What is a business cycle?
A business cycle refers to periods of expansion and
contraction. A peak is the high point following a period of
economic expansion. A trough is the low point following a
period of economic decline.
The recurring and fluctuating levels of economic activity that an
economy experiences over a long period of time.
Fluctuation of cycle
Business cycles are a type of fluctuation found in the aggregate
economic activity of nations that organize their work mainly in
A cycle consists of:
And revivals which merge into the expansion
the next cycle.
According to Joseph Business
Cycle has 4 steps…..
Expansion: Increase in production and prices, low interests
Crisis: Stock exchanges crash and
Recession: Drops in prices and in output high interests rates.
Recovery/Revival: Stocks recover because of the fall in
prices and incomes.
multiple bankruptcies of
PHASES OF BUSINESS CYCLE
Steady growth line
Line of cycle
The business outlook is extremely optimistic.
The important features of prosperity are:
a high level of output ,trade, employment and income,
a high level of effective demand and high marginal
efficiency of capital,
a large expansion of bank credit, and
a rising trend in prices, profits and interest rates.
Slackening in expansion rate
Highest level of prosperity
Downward slide in economic
The phase of recession begins
During recessions, many macro economic indicators vary
in a similar way.
Production, as measured by gross domestic product
(GDP), employment, investment spending, capacity
utilisation, household incomes, business profits, and
inflation all fall
while bankruptcies and the unemployment rate rise.
Downward slide in growth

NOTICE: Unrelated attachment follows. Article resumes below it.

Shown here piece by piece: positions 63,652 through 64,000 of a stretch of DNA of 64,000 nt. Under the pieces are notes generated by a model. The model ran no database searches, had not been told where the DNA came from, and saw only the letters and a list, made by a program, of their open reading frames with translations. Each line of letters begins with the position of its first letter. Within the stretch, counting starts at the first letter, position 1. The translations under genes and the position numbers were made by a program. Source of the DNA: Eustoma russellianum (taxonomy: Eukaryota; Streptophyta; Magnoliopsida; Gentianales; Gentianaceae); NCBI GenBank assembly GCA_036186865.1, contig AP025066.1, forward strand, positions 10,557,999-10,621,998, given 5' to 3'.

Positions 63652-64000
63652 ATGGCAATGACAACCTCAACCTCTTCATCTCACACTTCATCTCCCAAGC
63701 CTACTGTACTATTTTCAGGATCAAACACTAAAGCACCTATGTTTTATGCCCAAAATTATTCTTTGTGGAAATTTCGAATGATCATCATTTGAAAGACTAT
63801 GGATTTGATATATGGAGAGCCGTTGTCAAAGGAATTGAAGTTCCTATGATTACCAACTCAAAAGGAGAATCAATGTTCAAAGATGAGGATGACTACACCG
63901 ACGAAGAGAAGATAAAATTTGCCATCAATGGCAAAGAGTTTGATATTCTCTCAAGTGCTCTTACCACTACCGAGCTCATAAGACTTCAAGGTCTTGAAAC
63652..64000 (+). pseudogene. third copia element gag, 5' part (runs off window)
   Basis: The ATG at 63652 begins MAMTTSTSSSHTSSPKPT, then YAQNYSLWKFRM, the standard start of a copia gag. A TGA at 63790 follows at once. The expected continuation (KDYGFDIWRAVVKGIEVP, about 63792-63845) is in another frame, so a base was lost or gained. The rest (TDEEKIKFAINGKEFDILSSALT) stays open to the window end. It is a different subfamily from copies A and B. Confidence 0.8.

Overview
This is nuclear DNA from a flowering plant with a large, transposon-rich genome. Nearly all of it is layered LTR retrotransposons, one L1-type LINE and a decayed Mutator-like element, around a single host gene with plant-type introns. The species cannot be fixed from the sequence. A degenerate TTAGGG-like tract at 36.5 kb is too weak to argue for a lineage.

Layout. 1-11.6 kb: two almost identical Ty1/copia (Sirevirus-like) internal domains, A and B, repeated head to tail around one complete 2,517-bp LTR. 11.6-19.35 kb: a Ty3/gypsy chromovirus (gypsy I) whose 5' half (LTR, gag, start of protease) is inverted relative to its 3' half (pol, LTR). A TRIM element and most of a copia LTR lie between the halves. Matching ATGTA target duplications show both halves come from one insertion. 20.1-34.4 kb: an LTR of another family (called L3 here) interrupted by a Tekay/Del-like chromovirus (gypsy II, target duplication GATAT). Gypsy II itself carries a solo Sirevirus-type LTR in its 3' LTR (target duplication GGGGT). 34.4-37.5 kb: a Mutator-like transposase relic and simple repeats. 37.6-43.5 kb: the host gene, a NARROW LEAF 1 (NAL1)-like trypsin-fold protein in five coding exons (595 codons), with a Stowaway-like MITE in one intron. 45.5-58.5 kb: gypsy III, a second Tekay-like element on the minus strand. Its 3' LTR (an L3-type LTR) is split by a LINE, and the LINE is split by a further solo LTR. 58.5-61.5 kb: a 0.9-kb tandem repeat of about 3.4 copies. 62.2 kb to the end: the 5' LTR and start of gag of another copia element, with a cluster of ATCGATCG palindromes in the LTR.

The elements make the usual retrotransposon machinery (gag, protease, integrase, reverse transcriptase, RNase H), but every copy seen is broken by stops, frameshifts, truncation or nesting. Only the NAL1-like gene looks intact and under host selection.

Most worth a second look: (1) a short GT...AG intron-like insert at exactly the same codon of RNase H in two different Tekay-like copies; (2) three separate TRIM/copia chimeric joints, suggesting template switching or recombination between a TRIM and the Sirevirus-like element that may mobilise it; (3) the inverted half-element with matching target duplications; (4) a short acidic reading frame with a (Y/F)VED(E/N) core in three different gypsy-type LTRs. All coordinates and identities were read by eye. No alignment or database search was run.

rate becomes rapid and
Output, employment, prices
etc. register a rapid decline
When the growth rate goes
below the steady growth rate
depression sets in
The phase of depression economic activity is at its low .
Wages, cost, price are very low.
There is massive unemployment leading to a fall in the
aggregate income of the people.
This brings down the purchasing power of the
General demand falls faster than production.
The piled-up stock are sold at very high rates of
discount leading to heavy loss to the firms.
Depression begins when
Growth is less than zero
Total output, employment,
prices, bank advances etc.
Decline during subsequent
Depression lasts as long as
growth rate stays below the
stagnated growth rate
Phase during which the downward
trend in the economy slows down
and eventually stops
Economic activities once again
register an upward movement
Period of severe strain on the
Economy registers a continuous
and rapid upward trend in
It enters the phase of recovery
The rising price of an asset
Increased economic activity during a business cycle,
resulting in growth in the gross domestic product.
Collection of all or a portion of a debt previously
Valuable materials remaining after processing.
Proceeds from the sale of an asset that represent
depreciation that has already been taken.
Wholesale & Retail
Per capita output
Standard of living
In the recovery phase the
growth rate may still remain
below the steady growth rate.
When it exceeds this rate, the
economy enters the phase of
expansion And prosperity
ONLY CONSUMER GOODS ARE
OLD DURABLE GOODS
EITHER GET CONSUMED
OR BECOME OBSOLETE
PURCHASE OF GOODS
PROGRESS IN BOTH INDUSTRIES
ENCOURAGEMENT TO PRODUCE
CONSUMER AS WELL
GREATER PRODUCTION OFCAPITAL
INCREASE IN DEMAND FOR
INCREASE IN EMPLOYMENT
PRODUCTION IS ENCOURAGED
THERE IS OVERALL
AS A RESULT THE LEVEL OF
AND TRADE ALSO RISE
LEVEL OF INVESTMENT
PROFITS RISE MORE THAN
BEGINNING OF DEPRESSION
BRINGS IN LESS
PRICES OF COMMODITIES
MONEY MARKET ALSO
COST OF PRODUCTION
DEMAND FOR LOANS PUSHES
UP INTREST RATES
Theories of Business Cycle…
• Keynesian Theory
Fluctuations in aggregate demand cause
the economy to come to short run
equilibrium at levels that are different
from the full employment rate of output.
These fluctuations express themselves as
the observed business cycles.
NEED FOR CONTROLLING BUSINESS CYCLES
Harm to business community
Create unemployment and
Hence the need to create
A. F. Burns, Introduction. In: Wesley C. Mitchell, What
happens during business cycles: A progress report. New
York, National Bureau of Economic Research, 1951
kitchin, Joseph (1923). "Cycles and Trends in Economic
Factors". Review Economics and Statistics (The MIT
Press) 5 (1):
R. M. Goodwin (1967) "A Growth Cycle", in C.H.
Feinstein, editor, Socialism, Capitalism and Economic
Growth. Cambridge: Cambridge University Press